Regardless of your condominium’s size, having an efficient, optimized parking garage is a must-have. Your tenants will want to be able to find a parking spot easily, quickly, and conveniently.
Without well-implemented condominium parking control, the risks of overcrowding and misuse of resources can vastly outweigh convenience for everyone.
Fortunately, with proper planning and implementation, condominium owners can keep their parking lots safe. By instituting straightforward security and control measures, it doesn’t have to be difficult.
This article aims to provide a comprehensive overview of implementing parking control in a condominium so that owners always have full piece of mind over their valuable assets.
We’ll cover everything needed to maintain order within your property’s boundaries:
- Common issues
- Organize/optimize your layout
- Designated parking and permit systems
- Security features
- Monitoring and enforcement
- Proper maintenance
- Final thoughts
Let’s get started!
A lack of parking control can quickly become an issue for even the most modern condominium. Along with preventing overcrowding or misuse, parking control is also necessary for maintenance and safety reasons. Some common issues that can occur due to a lack of parking control are:
- Unauthorized visitors taking up limited spaces and leaving vehicles overnight
- Limited resources going unused because there is no centralized system for tracking
- Long queues and low morale among residents due to not having access to designated spots
- Risk of theft and vandalism since security isn’t a high priority
Additionally, many condominiums suffer from overstuffed parking lots during peak hours, as well as an abundance of space when demand is low.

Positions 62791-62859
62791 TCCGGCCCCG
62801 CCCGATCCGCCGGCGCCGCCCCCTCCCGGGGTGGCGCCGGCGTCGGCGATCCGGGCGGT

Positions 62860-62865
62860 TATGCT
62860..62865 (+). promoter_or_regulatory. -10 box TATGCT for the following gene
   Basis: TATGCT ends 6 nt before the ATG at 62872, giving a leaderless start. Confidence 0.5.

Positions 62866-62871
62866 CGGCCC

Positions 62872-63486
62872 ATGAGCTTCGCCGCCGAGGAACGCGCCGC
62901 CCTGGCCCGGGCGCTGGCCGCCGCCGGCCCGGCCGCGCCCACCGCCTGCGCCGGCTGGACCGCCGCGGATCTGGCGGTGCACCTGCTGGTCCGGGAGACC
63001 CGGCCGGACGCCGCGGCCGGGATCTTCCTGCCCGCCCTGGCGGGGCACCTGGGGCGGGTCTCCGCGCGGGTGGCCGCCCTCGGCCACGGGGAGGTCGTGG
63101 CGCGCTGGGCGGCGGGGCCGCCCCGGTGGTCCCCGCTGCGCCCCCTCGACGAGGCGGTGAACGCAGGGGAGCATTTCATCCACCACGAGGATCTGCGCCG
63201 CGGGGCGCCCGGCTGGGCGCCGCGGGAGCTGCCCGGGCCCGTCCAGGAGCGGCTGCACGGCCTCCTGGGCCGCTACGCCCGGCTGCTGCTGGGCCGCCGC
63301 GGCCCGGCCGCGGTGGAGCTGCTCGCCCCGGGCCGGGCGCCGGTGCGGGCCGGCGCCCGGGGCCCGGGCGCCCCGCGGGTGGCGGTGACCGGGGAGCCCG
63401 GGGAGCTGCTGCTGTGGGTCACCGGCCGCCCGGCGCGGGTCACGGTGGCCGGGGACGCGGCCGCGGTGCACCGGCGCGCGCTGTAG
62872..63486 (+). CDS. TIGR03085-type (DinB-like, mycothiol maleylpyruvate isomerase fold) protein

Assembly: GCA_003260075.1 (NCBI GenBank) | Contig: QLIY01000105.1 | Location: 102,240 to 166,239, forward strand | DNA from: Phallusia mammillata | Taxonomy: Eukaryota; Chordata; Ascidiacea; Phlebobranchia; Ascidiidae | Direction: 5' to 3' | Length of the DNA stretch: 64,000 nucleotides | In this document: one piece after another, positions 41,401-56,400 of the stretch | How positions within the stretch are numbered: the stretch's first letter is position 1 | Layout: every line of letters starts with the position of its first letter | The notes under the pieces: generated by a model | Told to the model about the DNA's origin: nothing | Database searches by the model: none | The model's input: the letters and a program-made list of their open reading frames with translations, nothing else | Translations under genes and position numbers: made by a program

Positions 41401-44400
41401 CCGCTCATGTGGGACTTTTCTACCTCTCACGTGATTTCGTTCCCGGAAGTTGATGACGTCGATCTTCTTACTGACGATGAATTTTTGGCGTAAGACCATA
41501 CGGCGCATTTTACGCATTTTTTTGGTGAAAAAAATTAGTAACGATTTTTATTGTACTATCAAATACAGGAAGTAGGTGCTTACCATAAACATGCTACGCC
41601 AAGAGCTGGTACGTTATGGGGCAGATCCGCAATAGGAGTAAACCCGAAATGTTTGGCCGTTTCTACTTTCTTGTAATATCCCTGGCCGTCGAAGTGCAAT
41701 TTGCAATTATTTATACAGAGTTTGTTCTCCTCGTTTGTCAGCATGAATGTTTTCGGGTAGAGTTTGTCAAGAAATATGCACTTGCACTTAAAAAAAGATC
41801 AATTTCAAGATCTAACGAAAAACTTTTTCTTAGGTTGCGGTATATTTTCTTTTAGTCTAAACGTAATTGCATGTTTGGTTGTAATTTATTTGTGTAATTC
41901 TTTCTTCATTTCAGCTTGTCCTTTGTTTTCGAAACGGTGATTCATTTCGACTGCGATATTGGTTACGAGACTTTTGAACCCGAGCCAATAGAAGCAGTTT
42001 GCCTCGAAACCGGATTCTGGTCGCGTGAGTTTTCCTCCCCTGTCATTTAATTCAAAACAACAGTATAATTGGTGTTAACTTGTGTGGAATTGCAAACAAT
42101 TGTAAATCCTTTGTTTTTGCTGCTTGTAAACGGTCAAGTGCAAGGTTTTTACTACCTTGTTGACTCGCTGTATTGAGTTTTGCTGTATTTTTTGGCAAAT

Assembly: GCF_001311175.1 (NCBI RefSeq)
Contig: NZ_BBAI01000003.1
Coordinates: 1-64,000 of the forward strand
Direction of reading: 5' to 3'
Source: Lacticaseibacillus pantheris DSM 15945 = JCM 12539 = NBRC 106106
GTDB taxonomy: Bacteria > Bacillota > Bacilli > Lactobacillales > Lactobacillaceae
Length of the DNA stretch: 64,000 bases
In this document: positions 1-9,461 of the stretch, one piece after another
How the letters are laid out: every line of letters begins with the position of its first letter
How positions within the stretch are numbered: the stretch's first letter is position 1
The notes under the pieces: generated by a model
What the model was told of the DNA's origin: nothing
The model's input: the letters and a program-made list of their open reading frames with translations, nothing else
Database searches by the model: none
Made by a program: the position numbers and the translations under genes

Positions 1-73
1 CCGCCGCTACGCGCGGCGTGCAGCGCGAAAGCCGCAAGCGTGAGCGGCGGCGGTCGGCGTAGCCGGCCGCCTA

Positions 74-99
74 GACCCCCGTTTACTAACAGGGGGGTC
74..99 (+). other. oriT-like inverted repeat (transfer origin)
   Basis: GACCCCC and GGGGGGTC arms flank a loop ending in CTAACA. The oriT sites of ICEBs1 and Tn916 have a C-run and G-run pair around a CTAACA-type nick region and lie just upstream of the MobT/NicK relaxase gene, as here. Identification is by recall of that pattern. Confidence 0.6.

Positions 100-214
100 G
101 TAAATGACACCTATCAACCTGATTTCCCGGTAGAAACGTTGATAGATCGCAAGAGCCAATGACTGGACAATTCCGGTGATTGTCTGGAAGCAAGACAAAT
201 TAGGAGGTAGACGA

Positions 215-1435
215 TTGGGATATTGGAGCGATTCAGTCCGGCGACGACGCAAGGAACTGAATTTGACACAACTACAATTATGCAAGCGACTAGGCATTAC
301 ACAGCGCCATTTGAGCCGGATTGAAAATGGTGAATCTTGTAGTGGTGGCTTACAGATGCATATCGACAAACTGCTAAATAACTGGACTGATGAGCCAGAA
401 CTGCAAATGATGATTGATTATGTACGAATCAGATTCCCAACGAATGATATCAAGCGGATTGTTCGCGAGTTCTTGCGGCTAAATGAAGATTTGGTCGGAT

This inefficient usage may cause problems in both the uptake and cost-effectiveness of running your property efficiently. This brings us to our next point: what kind of measures should you be implementing?
Organize and optimize your layout
Improperly sized spaces, wrong turns, and blind intersections can make parking garages a nightmare for tenants. It’s critical that you ensure your parking lot design is optimized and that it allows for enough openings to allow smooth traffic flow.
The number of parking spaces per floor of your parking garage and the direction of the flow of traffic are two factors to consider. Aim for one-way traffic as much as possible so drivers will not have to back out of tight spaces.
You’ll also need to be aware of the vertical clearance throughout your parking garage and any protruding feeder locations where vehicles can’t fit around comfortably.
Another factor involved in choosing an effective layout is the use of designated areas like trailers, disabled parking spots, and other unique requirements mandated by law in certain regions (sometimes involving specific color schemes).
ADA-compliant signs must be used for those designated areas. Always refer to state and local regulations, zoning maps, etc., for information regarding these areas before making any alterations or changes within a property’s boundary wall.
Designated parking and permit systems
The next step in implementing effective condominium parking control is to set up and enforce designated parking policies. Designated spots can be used for certain types of tenants (e.g., long-term residents versus visitors). Handicapped drivers will also need specifically marked bays within your lot to reserve the closest space possible.